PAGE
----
This opinion is rendered in response to a request whereby the requesting party proposed two scenarios. For purposes of this opinion the Commission will consolidate the facts in that the issues at hand are similar in both cases.
A law firm is retained to provide legal counsel to a large Retail Corporation. The client is to develop a land site in an area that would require a change in the local zoning law in a municipality with over 50,000 in population. The attorneys also meet with officials from neighboring municipalities to assure them of the integrity of their client's plan, though it seems clear that there will be no need for a zoning change in those locations.
The zoning change procedures require the applicant to follow certain steps (i.e. zoning board applications, meetings, etc., planning local meetings, etc.). Following the conclusion of these administrative steps and upon the recommendations of such board, the municipal council will decide whether or not to introduce legislation to amend the zoning law and to approve or disapprove such law if proposed.
The law firm claims that its activities are limited to legal representation prior to the introduction of any law to the legislative body. Such representation included preparation of applications, public meetings, private meetings and correspondence with public officials.
Are the typical and/or required procedures conducted by attorneys in representing clients seeking to change zoning laws considered to be lobbying under the New York State Lobbying Act?
Lobbying in New York is defined under § 1-c(c) of the Lobbying Act in part as follows: "…(ii) any attempt to influence the passage or defeat of any local law, ordinance or regulation by any municipality or subdivision thereof…" This section of the law presumes that there is a proposed local law or ordinance presently on the agenda of the municipality's legislative body.
In the case before us, it seems clear that the actions of the attorneys were all preliminary to the creation of any local legislation required to carry out their client's objectives. Further, the law specifically excludes legal representation at public meetings (see § 1c (c)(3) of the New York State Lobbying Act) or persons attempting to influence adjudicatory proceedings (i.e. Zoning Board of Appeal) or responding to a request for information or comment by a legislative or executive body or officer of a municipal legislative or executive body (see § 1c (c)(4) and (5) of the New York State Lobbying Act).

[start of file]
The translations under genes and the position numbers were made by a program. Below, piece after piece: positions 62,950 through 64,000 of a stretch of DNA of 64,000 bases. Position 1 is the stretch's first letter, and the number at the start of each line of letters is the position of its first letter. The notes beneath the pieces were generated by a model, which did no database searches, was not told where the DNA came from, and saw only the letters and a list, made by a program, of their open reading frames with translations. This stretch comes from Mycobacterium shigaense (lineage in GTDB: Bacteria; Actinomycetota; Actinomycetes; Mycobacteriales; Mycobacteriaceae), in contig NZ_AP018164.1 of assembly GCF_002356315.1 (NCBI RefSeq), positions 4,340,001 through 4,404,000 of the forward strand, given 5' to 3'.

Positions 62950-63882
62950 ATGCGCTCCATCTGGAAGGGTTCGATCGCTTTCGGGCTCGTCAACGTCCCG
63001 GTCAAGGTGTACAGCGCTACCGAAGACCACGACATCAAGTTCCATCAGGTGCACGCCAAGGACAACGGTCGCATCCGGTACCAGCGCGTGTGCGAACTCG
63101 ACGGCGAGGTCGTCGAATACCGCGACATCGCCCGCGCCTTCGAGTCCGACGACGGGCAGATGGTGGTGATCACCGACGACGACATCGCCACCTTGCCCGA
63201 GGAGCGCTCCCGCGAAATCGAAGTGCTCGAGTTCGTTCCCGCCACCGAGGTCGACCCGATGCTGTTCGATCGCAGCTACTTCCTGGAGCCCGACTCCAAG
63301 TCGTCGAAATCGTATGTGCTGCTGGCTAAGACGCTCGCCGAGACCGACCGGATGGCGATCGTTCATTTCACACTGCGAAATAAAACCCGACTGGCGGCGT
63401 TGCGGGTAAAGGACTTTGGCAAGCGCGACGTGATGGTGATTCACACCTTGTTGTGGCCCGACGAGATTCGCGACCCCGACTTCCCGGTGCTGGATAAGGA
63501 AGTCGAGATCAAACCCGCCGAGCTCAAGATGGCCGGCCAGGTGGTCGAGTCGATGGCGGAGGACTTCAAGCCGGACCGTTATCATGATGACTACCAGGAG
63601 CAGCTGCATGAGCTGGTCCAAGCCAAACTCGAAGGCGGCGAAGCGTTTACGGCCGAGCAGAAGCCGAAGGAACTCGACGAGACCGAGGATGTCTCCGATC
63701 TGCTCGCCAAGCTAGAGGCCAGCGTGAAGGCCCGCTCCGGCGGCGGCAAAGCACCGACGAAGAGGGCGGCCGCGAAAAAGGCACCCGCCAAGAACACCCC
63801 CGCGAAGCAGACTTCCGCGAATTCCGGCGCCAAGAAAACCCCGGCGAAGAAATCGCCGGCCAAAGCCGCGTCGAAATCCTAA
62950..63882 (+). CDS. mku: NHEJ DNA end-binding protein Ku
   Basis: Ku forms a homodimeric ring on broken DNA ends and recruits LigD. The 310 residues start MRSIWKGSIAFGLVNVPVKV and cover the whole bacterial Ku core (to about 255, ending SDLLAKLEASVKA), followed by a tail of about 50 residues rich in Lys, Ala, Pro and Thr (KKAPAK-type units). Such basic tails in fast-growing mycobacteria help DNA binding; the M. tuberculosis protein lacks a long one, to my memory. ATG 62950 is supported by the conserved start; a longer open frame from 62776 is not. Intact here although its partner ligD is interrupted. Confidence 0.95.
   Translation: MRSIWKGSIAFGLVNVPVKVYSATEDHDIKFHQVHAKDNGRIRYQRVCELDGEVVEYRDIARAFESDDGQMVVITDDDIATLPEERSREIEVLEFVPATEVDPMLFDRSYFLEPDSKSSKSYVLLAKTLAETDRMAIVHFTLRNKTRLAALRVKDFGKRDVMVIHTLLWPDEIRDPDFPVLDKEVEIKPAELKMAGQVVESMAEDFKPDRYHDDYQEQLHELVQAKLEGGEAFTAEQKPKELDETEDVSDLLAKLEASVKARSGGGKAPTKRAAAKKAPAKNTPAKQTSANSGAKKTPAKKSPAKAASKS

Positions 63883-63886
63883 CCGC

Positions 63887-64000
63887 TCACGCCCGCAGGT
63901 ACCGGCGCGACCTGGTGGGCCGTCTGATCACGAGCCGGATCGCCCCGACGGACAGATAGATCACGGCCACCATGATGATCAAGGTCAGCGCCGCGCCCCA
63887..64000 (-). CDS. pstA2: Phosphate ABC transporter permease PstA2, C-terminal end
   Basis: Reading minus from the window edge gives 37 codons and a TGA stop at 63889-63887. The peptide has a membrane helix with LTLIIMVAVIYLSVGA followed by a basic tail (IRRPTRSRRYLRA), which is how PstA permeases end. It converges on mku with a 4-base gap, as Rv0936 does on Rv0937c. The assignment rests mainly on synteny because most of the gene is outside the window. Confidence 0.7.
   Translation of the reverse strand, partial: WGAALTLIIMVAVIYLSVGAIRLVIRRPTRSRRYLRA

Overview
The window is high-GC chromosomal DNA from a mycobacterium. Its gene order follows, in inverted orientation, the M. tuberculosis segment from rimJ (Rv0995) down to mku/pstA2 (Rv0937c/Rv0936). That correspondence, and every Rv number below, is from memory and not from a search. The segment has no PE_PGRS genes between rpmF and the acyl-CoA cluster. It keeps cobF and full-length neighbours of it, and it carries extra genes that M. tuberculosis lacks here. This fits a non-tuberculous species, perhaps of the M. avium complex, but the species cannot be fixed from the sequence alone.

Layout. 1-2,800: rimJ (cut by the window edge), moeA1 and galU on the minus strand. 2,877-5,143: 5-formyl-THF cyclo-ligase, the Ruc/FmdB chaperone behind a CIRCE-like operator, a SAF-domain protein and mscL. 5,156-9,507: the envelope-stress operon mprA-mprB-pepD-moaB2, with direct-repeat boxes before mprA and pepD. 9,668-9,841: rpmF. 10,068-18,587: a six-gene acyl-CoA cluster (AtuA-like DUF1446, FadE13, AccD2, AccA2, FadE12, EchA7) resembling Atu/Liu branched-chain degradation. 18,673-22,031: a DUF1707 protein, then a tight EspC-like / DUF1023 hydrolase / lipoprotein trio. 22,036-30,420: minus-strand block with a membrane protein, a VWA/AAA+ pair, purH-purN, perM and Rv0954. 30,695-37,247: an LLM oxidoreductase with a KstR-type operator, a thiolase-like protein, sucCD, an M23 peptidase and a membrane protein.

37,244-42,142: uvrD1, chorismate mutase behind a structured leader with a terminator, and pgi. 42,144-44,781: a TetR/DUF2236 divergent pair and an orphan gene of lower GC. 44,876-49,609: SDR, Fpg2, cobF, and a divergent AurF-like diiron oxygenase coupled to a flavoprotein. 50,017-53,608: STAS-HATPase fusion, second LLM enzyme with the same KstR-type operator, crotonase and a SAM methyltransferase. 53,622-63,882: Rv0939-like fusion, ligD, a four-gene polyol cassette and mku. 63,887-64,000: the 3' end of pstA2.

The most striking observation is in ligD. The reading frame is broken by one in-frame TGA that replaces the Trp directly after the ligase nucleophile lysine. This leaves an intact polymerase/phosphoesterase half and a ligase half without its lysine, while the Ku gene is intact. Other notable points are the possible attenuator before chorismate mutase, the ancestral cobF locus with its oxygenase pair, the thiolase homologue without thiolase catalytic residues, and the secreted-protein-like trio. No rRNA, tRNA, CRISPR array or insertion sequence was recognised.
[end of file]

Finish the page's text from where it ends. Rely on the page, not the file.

The activities of the attorneys here would not constitute lobbying. If however, a local law or ordinance is introduced to change the zoning in favor of the client's goals, any activity then carried out by the attorneys to influence the passage or defeat of that legislation would be considered lobbying, if not specifically exempted (see § 1c (c)(1-6) New York State Lobbying Act). Their status as attorneys does not, in and of itself, exclude them from the mandates and restrictions of the Lobbying Act, if in fact, they were involved in lobbying as it is defined by the statute.
As has been stated in prior Opinions, the law also requires the expenditure of at least $2,000 in compensation and expense combined together with the proscribed activity, in order for any party to be required to register as lobbyist and file all appropriate forms and reports, as well as their clients'.
APPROVED BY COMMISSION: OCTOBER 28, 2003
CONCURRING: STEWART C. WAGNER, CHAIR, RONALD J. AIELLO, VICE CHAIR; ALBERT S. CALLAN, MEMBER; BARTLEY F. LIVOLSI, MEMBER; JOSEPH A. DUNN, MEMBER; PATRICK J. BULGARO, MEMBER./S/